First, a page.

6.851: Advanced Data Structures (Fall'17)
Prof. Erik Demaine
TAs: Adam Hesterberg, Jayson Lynch
[Problem Sets] [Project]
- There will be a weekly one-page problem set, up to 10
problem sets in total.
- Late policy. You can request an extension of up to two days on any problem set by emailing your issue (heavy workload, travel, sickness, hangover, etc.) to email@example.com before the problem set is due; reasonable such extension requests will be approved. You can request further extensions by emailing firstname.lastname@example.org and committing to not looking at the released solutions, and problem sets extended beyond two days have a maximum score of 50% and aren't guaranteed feedback from the graders. Exceptions to this (extensions granted after the deadline or extensions of more than two days without penalty) require a note from a dean.
- Collaboration policy. You may discuss assigned problems with other students, but must write your solution individually. You must wait at least an hour and do something unrelated to the problem set between working with others and writing up your answer. You must also begin thinking about each problem on your own before discussing with others.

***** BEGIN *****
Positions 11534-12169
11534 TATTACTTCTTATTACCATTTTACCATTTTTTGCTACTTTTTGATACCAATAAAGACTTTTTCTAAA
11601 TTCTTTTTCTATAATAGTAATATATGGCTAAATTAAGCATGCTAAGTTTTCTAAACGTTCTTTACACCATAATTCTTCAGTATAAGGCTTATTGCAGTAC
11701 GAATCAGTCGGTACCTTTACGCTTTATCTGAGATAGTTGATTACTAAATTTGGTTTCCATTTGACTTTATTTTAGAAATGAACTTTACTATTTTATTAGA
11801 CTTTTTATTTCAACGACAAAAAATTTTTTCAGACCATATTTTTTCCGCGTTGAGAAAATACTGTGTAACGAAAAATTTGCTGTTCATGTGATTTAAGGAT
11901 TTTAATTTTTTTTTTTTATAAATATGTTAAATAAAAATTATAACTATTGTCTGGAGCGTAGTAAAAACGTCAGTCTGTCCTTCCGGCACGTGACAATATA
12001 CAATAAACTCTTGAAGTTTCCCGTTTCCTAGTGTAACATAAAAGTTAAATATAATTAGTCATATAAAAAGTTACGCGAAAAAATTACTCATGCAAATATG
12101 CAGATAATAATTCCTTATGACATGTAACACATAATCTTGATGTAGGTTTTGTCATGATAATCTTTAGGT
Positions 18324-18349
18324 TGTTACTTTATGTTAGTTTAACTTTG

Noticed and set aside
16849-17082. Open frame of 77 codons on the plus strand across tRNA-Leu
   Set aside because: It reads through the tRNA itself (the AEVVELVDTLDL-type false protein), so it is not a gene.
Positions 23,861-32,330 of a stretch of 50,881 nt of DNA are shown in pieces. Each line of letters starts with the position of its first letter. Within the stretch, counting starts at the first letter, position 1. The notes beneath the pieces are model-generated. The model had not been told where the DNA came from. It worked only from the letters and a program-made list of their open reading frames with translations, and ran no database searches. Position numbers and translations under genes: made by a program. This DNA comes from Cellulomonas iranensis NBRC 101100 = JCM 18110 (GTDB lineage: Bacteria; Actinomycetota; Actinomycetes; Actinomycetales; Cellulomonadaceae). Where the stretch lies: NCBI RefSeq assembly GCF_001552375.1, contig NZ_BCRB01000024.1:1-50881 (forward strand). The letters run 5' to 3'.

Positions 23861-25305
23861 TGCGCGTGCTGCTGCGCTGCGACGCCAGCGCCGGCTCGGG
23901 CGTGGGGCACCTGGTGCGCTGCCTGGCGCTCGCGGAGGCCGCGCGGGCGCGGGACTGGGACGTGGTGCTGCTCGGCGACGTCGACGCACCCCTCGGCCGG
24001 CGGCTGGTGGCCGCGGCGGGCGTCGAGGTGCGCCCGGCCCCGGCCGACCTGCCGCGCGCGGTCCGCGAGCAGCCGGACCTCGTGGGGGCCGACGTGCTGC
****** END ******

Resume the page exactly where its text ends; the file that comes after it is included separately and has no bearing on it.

Be sure to cite all collaborators and any sources you use. Avoid reading sources that solve the problem, but if you accidentally do, cite that source.
- Format. The answers must be typeset in LaTeX,
e.g., starting from this template.
Each answer must fit in one page,
or your solution will not be read.
Use at least 10 pt font and 1 inch margins.
This rule is meant to prepare you for writing research publications:
one often has to explain great ideas in a very limited number of pages.
Solutions do not need to include all calculations, trivial details, etc.
Just prove to us that you found the solution, and that you understand it well.
- If you are not familiar with LaTeX, start with this
good introduction. You need to know very little to start
writing problem sets in LaTeX: just skim through the mathematics
section in the introduction, and download the template. On Athena, you can compile
with latex and view the resulting DVI files with
xdvi (which will refresh automatically when you
recompile). When you're ready to submit, compile with
pdflatex and submit the PDF.
- Gradescope. Submissions must made through
the class Gradescope page
and consist of a compiled PDF document.
Grades and comments will be posted to Gradescope.
- Problems will be graded on a 0-2 scale:
- 0 =
You didn't get it. Filling one page to the brim does not mean you can't get
zero. Please don't write stuff you know is wrong.
- 1 =
Your solution was ultimately a good one, but the write-up contained significant
errors or omissions.
- 2 = (We think) you got it.
- Due dates are generally at 12:00 PM on the specified day (typically the Wednesday after it is assigned).
|September 6, 2017
||September 13, 2017
|September 13, 2017
||September 20, 2017
|September 20, 2017
||September 27, 2017